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Down The Road (Review: Nomadland)

Nomadland is streaming on Hulu

The nature of the world is to change. It’s always been so, despite our best efforts to push back against it. Some of us, one percent or so, have the financial means to handle anything. If the economy tanks or they have a health crisis, their limitless coffers allow them to bob gently on the surface of the water.

Meanwhile, people like me, and possibly you, live a different kind of existence. Right now, my family is comfortable-ish. We can pay our bills, occasionally order takeout, sometimes feed the needs of our charmingly avaricious son, and even put a little away in savings. It wasn’t always like that. Not long ago, paying rent required a complicated juggling act that sometimes meant certain bills just wouldn’t get paid. Our local food bank knew me by sight. We were holding on by our fingernails. A cancer diagnosis or job loss would have destroyed our little family.

If that happened, what then? Considering both my wife’s parents and mine are deceased, we have no immediate family to fall back on for a loan or shelter. There are friends who might have taken us in, but how long could we have enjoyed their hospitality? There’s only so long you can stay in a homeless shelter, and on top of all the pressure we would have put on ourselves, there’s the societal pressure. People blithely saying, “Well, just get another job!” Thanks, that absolutely didn’t occur to us until just now.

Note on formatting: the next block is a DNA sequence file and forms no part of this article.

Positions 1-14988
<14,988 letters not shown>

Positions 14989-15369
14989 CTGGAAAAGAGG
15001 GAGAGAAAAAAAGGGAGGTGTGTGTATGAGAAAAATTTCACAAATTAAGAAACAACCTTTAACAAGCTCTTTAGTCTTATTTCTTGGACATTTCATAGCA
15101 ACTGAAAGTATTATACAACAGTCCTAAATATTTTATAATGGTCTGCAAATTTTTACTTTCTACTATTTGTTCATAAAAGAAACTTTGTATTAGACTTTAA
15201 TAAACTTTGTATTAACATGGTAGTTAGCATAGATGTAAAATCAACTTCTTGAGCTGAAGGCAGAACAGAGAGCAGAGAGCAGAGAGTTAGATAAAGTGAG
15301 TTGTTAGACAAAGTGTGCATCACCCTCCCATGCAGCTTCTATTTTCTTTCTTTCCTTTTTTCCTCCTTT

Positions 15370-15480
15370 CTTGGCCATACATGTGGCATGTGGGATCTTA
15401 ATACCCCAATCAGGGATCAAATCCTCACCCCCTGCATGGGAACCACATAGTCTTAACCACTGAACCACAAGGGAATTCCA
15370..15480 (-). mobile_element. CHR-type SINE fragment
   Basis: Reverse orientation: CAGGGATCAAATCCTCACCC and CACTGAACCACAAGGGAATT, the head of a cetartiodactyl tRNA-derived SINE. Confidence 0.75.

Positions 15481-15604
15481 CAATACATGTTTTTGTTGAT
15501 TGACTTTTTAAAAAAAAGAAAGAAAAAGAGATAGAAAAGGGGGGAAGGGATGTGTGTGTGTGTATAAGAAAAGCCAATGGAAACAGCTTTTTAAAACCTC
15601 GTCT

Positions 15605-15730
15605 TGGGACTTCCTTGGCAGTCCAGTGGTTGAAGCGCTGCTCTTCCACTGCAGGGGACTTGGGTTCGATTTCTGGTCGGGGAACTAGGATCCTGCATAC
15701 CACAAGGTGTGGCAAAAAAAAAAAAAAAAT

But the American country is vast. Roads upon roads upon roads. When the Great Recession hit from 2007-2009, something interesting happened. A number of people, many of them older, hit the road. Permanently. That itinerant lifestyle inspired a book by Jessica Bruder, then a film. Nomadland is a film that revels in moments of quiet, yet its power is considerable.

Here’s the thing about Fern (Frances McDormand). She’s not afraid of a hard day’s work. For years, she lived in Empire, Nevada, as an employee of the U.S. Gypsum plant. For a time, USG wielded considerable power, and Fern and her husband Bo assumed there would be stability. There was, and for a time they had good jobs, a good home, and a good life.

In 2011, the bottom dropped out of Fern’s world. To stay afloat, USG closed the plant in Empire. Within six months, an entire zip code vanished. Along with her livelihood, Fern’s marriage ended with the death of Bo due to illness. With a speed that beggars description, her options shrank. The only option left that she could see involved her van.

Fern never thinks of herself as homeless, though. She tells people she’s houseless, and she takes to the road. For a time, she’s a seasonal worker in an Amazon distribution center.* She befriends Linda (Linda May), who invites her to join a nomad community organized by Bob (Bob Wells). Initially, Fern declines. She’s forced to reconsider due to a lack of work and nearly unbearable winter temperatures.

Despite her pain, Fran makes friends easily, and the people she meets are just as friendly. When Fran’s van gets a flat, Swankie (playing herself) chastises her for not being prepared and just as quickly shows her the ropes. There’s a job as a camp host in South Dakota, a stint at a beet processing plant, and a sweet almost romance with Dave (David Strathairn). Through it all, Fern keeps moving forward.